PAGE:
Prospect Park works on new garden

A new garden, which will decorate a parking ramp overseeing the Prospect Park light rail station, is part of larger environmentally friendly initiatives for the area.

Maraya King

The University of Minnesota’s Prospect Park neighborhood is moving through its goal to modernize its drearier side with community gardening.

A new hanging garden — part of a larger neighborhood effort to be greener — will enhance an area parking ramp’s appearance while making it more environmentally friendly. The project also looks to bring students, long-term residents and renters together for planting.

President and CEO of the Prospect Park Association, Vince Netz said planning first began in January when designs and logistics of free hanging plants were drafted for review.

With $9,405 approved by the University’s Good Neighbor Fund in April, the project is set to begin in July, Netz said.

The parking ramp sits between University Avenue Southeast and 4th Street, across from the Metro Green Line light rail station in Prospect Park.

“It’s a brutal presence that could use some help… right now we are concerned with the fastening and structural components of these gardens,” said Dick Gilyard, president of the Prospect Park 2020 board and architect on the project.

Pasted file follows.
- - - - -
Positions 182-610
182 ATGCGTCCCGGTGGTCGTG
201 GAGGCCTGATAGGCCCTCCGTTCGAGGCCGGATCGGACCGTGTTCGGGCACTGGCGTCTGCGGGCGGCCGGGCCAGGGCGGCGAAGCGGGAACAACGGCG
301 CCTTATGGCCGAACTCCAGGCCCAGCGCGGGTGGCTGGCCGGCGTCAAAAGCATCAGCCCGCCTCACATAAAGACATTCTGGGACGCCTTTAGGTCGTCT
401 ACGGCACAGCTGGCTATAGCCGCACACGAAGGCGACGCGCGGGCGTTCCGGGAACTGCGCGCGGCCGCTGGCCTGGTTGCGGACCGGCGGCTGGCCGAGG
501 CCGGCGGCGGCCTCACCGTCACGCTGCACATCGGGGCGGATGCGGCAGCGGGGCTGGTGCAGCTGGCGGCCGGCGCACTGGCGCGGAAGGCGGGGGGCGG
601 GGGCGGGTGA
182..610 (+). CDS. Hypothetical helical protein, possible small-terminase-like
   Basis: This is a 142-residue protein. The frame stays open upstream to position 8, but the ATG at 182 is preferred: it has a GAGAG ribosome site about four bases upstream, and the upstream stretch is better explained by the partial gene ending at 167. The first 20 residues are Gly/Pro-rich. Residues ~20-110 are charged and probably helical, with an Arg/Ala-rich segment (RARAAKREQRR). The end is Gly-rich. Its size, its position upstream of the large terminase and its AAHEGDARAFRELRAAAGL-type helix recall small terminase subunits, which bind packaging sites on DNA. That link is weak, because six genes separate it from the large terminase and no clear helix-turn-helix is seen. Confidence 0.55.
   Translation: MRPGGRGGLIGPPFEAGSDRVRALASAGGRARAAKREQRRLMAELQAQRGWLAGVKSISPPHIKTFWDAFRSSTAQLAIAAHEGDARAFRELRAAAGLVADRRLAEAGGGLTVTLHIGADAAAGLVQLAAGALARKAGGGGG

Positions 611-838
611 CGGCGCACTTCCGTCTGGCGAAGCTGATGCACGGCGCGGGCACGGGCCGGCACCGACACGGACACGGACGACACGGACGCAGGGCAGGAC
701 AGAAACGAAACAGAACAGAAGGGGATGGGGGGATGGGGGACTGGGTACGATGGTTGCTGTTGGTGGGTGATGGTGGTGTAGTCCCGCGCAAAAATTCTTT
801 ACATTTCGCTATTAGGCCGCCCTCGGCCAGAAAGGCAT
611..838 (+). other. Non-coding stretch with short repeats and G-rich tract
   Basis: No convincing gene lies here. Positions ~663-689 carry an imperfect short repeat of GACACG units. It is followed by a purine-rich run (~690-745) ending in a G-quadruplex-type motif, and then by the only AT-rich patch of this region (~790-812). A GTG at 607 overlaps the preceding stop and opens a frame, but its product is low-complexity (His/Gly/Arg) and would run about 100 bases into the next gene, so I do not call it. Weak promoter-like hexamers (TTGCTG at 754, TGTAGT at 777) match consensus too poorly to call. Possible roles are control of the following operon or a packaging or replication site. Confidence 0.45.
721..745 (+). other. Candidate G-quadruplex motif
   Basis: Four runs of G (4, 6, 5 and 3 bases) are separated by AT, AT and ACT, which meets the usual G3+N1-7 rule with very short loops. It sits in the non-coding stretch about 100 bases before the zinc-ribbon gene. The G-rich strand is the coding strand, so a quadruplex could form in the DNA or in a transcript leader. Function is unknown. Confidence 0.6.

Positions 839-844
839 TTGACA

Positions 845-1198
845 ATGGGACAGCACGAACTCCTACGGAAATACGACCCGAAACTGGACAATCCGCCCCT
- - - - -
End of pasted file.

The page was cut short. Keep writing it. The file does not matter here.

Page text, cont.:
Netz said the initial funding will build around 40 planters on the South, East and North sides of the ramp.

Like many other PPA initiatives this year, this project will involve University and other local students.

Del Hampton, coordinator of Prospect Park Community Gardens, said he and his team are always looking for ways to work with the University.

“It is very important to me to recruit University students, faculty and staff in our community gardens,” Hampton said.

The Prospect Park Garden Club also paired with Venture Academy on University Avenue, whose students will help to maintain the plants once they have begun to sprout, Hampton said.

Jessica Buchberger, Prospect Park program manager, said the garden is just one aspect of the Greener 4th Street Initiative taking place between Malcolm Avenue and the TCF Bank Stadium.

One added benefit of hanging gardens is their potential to filter storm runoff water, Netz said, in accordance with the Greener 4th Street Initiative.

Buchberger said the PPA is making changes when possible that will be the most efficient and environmentally friendly for the neighborhood.

Construction will begin in July and continue until June of 2018 when the garden is expected to flourish.